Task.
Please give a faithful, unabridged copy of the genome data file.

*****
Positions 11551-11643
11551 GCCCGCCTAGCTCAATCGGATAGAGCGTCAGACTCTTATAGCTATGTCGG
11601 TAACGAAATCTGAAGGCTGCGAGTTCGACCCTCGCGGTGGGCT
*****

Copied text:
Positions 11551-11643
11551 GCCCGCCTAGCTCAATCGGATAGAGCGTCAGACTCTTATAGCTATGTCGG
11601 TAACGAAATCTGAAGGCTGCGAGTTCGACCCTCGCGGTGGGCT